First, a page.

This next week will see many of our folk away for the Spring Break. I understand how important it is to take time off from the pressures and demands that families juggle on a regular basis, which a week at this time of the year affords. Hopefully, everyone who gets away will return to their responsibilities refreshed and renewed.
Sacrifice is a word that has attained taboo status today. No one relishes the idea of giving up anything. All around us are voices telling us that to be happy and whole we have to be adding stuff on a continual basis. Unfortunately, no matter how hard we try to fill the holes in our souls with things we find such consumption to be an exercise in futility.
This weekend a major cable news network released two new documentary series that in their own way dealt with dynasties – one political, the other religious. As a student of both secular history and church history, I found both series riveting and will continue to watch them to their conclusion. The series on religious dynasty, though spellbinding, was also somewhat painful, as it focused on the manner in which after Christians came to power in the age of Constantine, believers quickly turned on one another over matters of doctrine. In the 1800 years that have passed since the reign of Constantine that scenario has played out far too many times. We Christians were most definitely at our best when we were not in a dominant position because of how we needed one another in order to survive. Once our interdependence goes away, domination becomes the order...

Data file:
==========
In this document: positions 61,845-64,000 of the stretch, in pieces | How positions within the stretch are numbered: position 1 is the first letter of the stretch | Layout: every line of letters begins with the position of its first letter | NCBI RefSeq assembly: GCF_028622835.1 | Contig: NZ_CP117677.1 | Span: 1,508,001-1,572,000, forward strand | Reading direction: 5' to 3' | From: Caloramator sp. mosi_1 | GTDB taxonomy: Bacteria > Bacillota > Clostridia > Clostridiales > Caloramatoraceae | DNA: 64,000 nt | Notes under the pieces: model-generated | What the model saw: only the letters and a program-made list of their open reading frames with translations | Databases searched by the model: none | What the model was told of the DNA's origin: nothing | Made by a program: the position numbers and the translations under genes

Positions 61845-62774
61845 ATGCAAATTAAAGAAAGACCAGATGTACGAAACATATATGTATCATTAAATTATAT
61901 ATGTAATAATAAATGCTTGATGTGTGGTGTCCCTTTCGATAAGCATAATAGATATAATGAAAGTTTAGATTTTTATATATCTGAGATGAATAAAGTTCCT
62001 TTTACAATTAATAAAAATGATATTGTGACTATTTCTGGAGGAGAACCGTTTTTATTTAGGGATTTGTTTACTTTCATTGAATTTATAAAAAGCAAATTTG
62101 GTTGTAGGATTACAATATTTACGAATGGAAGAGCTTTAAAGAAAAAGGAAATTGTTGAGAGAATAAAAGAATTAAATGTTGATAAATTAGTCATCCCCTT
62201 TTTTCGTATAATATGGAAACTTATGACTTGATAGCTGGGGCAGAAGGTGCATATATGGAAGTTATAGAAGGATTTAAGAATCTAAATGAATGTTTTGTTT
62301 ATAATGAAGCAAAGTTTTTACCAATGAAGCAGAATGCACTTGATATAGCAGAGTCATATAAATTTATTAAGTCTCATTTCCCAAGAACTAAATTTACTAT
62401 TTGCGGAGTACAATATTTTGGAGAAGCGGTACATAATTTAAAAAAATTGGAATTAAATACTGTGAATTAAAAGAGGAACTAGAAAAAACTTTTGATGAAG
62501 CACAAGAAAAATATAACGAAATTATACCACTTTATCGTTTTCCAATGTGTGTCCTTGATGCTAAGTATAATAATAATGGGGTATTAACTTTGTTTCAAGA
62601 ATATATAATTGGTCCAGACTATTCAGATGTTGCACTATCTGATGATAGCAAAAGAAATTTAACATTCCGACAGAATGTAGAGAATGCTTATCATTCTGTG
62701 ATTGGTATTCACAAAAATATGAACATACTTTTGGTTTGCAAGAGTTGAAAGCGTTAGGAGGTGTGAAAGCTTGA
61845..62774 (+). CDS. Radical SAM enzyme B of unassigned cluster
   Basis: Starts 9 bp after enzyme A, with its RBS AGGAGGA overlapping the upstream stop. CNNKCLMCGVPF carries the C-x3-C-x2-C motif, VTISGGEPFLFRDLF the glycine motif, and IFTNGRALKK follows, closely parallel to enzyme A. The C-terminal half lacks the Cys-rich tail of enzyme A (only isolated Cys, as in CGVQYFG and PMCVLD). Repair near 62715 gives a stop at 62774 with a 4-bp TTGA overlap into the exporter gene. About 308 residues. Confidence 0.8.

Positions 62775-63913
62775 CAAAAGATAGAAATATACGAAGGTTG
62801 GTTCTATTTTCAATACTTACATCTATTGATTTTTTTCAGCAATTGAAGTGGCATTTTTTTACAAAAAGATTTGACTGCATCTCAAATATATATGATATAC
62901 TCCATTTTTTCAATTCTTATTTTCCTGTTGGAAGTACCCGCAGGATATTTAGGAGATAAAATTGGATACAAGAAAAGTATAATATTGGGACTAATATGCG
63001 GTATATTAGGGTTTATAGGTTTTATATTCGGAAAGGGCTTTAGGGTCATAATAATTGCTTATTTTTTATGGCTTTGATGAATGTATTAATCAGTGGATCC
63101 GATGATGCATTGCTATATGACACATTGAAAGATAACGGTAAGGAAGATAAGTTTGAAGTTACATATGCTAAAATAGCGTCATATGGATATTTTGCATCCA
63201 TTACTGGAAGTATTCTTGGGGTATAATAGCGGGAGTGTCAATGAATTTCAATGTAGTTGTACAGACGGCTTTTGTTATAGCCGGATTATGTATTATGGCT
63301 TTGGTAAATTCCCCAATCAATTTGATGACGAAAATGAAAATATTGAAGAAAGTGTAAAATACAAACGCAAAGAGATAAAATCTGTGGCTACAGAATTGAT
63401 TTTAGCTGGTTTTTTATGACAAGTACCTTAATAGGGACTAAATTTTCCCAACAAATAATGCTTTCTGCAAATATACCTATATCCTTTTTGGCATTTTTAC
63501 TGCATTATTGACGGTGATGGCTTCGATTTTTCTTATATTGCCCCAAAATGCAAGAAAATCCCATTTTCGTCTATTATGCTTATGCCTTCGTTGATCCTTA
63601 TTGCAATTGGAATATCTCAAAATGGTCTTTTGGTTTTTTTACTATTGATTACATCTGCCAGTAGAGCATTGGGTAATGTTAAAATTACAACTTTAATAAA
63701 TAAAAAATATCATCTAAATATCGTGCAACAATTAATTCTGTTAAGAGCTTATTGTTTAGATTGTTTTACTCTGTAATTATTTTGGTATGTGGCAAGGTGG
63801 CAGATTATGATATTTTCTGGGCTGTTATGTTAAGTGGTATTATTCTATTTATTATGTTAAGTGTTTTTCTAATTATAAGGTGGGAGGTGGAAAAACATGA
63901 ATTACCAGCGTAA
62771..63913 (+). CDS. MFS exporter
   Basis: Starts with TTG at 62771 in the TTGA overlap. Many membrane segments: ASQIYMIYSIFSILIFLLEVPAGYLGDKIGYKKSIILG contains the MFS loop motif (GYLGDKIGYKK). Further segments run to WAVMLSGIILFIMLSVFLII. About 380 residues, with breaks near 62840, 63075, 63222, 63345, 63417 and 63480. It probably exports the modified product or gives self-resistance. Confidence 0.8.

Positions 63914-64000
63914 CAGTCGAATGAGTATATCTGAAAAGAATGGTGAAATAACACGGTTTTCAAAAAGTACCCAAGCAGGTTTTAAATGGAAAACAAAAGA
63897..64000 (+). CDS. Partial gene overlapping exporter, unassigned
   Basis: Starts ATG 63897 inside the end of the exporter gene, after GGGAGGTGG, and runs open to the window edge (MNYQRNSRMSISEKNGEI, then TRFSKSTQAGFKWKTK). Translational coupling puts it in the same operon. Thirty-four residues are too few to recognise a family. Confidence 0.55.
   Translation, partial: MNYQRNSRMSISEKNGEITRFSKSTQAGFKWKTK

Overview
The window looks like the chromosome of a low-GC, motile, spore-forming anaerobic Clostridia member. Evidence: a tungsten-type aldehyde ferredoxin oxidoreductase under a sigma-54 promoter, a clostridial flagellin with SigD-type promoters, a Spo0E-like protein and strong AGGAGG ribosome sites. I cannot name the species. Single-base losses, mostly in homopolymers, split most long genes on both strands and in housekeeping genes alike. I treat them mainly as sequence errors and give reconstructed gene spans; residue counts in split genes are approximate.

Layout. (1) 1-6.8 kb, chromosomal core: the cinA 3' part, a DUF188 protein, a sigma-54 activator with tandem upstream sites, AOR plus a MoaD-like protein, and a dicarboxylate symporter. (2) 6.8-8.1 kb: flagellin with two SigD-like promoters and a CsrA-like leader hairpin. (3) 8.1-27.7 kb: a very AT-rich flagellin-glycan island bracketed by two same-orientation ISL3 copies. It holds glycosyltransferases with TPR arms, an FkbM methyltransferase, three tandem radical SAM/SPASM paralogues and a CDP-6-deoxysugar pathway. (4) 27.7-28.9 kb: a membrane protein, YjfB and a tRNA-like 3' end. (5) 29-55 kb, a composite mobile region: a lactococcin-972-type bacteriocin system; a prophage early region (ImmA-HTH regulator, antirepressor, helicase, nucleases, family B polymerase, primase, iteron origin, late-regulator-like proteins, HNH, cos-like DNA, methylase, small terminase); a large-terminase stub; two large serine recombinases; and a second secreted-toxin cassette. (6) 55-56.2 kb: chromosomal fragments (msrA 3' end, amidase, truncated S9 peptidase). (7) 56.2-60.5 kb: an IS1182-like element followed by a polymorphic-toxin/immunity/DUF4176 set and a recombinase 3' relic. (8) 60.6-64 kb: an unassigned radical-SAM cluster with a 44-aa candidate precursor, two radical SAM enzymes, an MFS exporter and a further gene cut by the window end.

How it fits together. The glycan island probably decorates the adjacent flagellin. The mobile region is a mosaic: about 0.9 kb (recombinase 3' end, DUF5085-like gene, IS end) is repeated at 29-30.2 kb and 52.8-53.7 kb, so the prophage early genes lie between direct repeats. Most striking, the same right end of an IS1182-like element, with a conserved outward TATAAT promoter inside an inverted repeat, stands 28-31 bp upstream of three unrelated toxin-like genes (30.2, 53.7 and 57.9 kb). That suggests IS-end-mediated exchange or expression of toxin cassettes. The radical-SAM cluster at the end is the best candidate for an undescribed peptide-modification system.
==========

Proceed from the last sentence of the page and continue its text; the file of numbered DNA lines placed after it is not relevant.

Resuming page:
Here is a GREAT write up from Mountain Brook Magazine about our Cooks On A Mission. Please read the post below and go the webpage for Mountain Brook Magazine to see and read more!
Jim Rohn was one of the pioneers of motivational speaking in the last century, the precursor to such household names today as Tony Robbins or Zig Ziglar or Wayne Dyer. Like most motivational speakers, Rohn had his share of famous quotes, but the one that will always stand out to me is his quote that goes: “If you really want to do something, you’ll find a way; if you don’t, then you’ll find an excuse.”
Every book on attaining effectiveness I’ve ever seen emphasizes the establishment of priorities. If everything is important, then nothing is. Or even worse, if everything is urgent, then we never find the time to get around to what is important. That’s why experts in the field of personal effectiveness insist on making lists that reflect what we believe to be of utmost significance.
I attended a preaching lecture this week in Atlanta while over that way participating in a meeting at the McAfee School of Theology, which is a part of Mercer University. I had the privilege of giving those particular lectures several years ago, which are named for my good friend and late colleague, Bill Self. As I listened to the lecture, I thought about how even though I’ve been preaching since I was 18, I still enjoy hearing others speak on the art of proclamation, because I always learn something that I think will make me a better preacher.
You may have seen the picture that went viral of Bubba Watson, the PGA golfer, who played in the NBA Celebrity All-Star game, held in Los Angeles last week. The picture was of Bubba donned in his celebrity basketball gear putting up a jump shot with another celebrity, Tracy McGrady, a former NBA player, swatting Bubba’s jumper out of bounds. In basketball parlance, that’s called a “rejection,” and for all of us who know the term we couldn’t help but commiserate with Bubba for the embarrassment such an experience must have caused him.